A federal grand jury indicted the man alleged by authorities to have killed 11 people in a Pittsburgh synagogue while spewing anti-Semitic slurs last Saturday. The 44-count indictment charges Robert Bowers, 46, with 11 counts of obstruction of free exercise of religious freedom resulting in death, and 11 counts of using a firearm during a crime of violence.
The maximum penalty Bowers could receive is death. Aside from death, Bowers is looking at life without parole plus 535 years.
“Every American has the right to attend their house of worship in safety,” Attorney General Jeff Sessions said in a statement released on Wednesday. “The defendant in this case allegedly murdered 11 innocent people during religious services and injured four law enforcement officers. These alleged crimes are incomprehensibly evil and utterly repugnant to the values of this nation.”
Two hours before killing 11 people in the Tree of Life synagogue, Robert Bowers used the Twitter alternative Gab.com to threaten Jews.
Despite the social network’s claim to be “a marketplace for free speech,” Gab.com is widely known to be a forum for the dissemination of hate. The shooting caused a backlash aimed at Gab.com. Several web hosting services declined to continue doing business with the site. It was also refused service by payment processing firms.
Gab.com CEO Andrew Torba lashed out in a statement saying:
“It doesn’t matter what you write. It doesn’t matter what the sophist talking heads say on TV. It doesn’t matter what verified nobodies say on Twitter. We have plenty of options, resources, and support. We will exercise every possible avenue to keep Gab online and defend free speech and individual liberty for all people.
“No-platform us all you want. Ban us all you want. Smear us all you want.
“You can’t stop an idea.”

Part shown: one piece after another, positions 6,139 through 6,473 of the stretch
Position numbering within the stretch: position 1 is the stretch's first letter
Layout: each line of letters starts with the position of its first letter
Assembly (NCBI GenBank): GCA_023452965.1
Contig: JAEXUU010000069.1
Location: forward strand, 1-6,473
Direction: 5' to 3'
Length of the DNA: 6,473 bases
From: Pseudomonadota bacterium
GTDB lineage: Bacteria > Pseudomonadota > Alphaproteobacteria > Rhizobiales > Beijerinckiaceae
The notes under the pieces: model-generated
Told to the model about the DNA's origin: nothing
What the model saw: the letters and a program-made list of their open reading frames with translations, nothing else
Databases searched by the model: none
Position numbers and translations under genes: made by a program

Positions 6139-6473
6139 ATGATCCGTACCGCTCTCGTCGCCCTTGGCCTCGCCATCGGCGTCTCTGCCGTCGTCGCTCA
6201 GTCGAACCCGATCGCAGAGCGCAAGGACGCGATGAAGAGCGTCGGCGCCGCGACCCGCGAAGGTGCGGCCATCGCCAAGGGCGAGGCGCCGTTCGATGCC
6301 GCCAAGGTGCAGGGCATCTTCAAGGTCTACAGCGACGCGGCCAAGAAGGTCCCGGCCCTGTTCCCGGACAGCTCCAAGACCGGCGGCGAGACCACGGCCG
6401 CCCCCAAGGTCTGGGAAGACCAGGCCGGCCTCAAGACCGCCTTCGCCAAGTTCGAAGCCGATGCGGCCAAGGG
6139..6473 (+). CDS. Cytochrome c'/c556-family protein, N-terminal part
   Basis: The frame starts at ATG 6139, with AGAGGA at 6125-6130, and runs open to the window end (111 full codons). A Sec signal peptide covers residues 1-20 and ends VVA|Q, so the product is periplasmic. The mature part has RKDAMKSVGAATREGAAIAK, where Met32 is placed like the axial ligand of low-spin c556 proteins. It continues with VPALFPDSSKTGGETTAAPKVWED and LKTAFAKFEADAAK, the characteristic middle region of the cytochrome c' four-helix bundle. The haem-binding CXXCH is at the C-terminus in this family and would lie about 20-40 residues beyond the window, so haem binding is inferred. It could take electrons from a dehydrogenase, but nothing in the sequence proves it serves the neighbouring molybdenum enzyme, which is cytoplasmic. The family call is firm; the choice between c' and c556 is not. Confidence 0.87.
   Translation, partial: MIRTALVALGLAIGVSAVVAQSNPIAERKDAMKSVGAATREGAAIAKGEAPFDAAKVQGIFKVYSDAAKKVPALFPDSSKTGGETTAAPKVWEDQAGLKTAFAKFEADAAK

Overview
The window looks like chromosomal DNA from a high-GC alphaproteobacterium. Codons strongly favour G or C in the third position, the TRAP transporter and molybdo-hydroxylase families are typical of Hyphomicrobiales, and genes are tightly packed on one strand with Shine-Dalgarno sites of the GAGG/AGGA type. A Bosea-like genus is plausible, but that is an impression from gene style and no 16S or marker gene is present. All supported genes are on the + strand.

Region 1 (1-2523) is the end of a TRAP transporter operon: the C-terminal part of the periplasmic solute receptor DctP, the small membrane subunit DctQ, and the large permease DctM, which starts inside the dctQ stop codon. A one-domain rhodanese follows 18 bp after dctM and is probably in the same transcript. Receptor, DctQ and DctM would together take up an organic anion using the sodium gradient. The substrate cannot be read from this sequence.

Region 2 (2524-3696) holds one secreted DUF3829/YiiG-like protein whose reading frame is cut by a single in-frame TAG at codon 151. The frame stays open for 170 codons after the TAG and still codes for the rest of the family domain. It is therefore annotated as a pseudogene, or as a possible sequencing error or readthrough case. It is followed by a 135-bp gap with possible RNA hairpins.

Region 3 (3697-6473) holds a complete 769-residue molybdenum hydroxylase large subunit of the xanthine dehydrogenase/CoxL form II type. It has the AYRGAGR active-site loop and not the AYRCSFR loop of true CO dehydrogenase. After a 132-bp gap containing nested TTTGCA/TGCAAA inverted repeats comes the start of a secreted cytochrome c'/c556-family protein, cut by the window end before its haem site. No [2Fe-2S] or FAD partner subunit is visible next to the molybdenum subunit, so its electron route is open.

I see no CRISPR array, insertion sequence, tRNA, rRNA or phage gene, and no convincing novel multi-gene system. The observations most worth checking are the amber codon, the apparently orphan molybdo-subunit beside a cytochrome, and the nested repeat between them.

On its now defunct website Gab says it cooperated with authorities to provide the information needed to identify and arrest the shooter. Torba said the site is looking for a new internet provider, and is “working around the clock to get Gab.com back online.”
“That might not be easy,” said Kevin Seraaj, publisher of the Orlando Advocate news. “Not everyone wants to be associated with hate. It may be important to some people– more important even than their friends– but losing customers and money is, simply put, not the American way.”
Bowers killed 11 people Saturday who were attending a Shabbat religious service. He first posted his anti-Semitic messages and conspiracy theories about Jews on Gab.com.
Bowers wrote: “HIAS likes to bring invaders in that kill our people. I can’t sit by and watch my people get slaughtered. Screw your optics, I’m going in.”
HIAS is the Hebrew Immigrant Aid Society– a nonprofit organization that helps Jewish refugees relocate to the U.S.
Gab.com was created as an alternative to Twitter. White supremacists made extensive use of the site which welcomed them with opened arms. There they were allowed to vent and communicate their deadly agendas with one another.
On September 19, Gab.com launched a fund-raising drive to raise operating capital for the business using the website StartEngine.com. It met its original goal of $1,070,000 with donations from 1,279 investors totaling $1,068,484.87. After Bowers’ atrocity, though, as authorities and the media pored over his life, his postings on Gab came into light. A photo of three handguns Bowers called his “glock family,” and a bio in which he wrote, “jews are the children of satan” were released.
Gab quickly lost both investors (down to 1,240) and money (about $31,000), and investors concerned about being associated with hate could continue to pull out.
Saturday’s mass murder was the deadliest attack against the Jewish community in U.S. history. Bowers is presently in custody, facing 44 charges.
Hate in the U.S. is on the rise. According to the Jewish Anti-Defamation League, the number of anti-Semitic crimes in the U.S. rose a whopping 57 percent in 2017. Hate crimes directed at blacks continue unabated as well– aside from the official killing of blacks by cops. On Wednesday, Gregory Alan Bush shot and killed two Black victims, Maurice E. Stallard, 69, and Vicki Lee Jones, 67, at a Kroger store in Louisville Ky., and told a white bystander “Whites don’t kill whites.” Just 15 minutes before he went into the store, Bush unsuccessfully attempted to enter a predominantly Black church.
Whites who are perceived as sympathizing with black/minority causes (i.e., Democrats) are also being targeted. On Friday, Cesar Sayoc was arrested for mailing the 13 homemade bombs sent to Democratic politicians known to be critical of Trump, including Rep. Maxine Waters, Sens. Kamala Harris and Cory Booker, and to those who support Democrats, such as billionaire activist George Soros.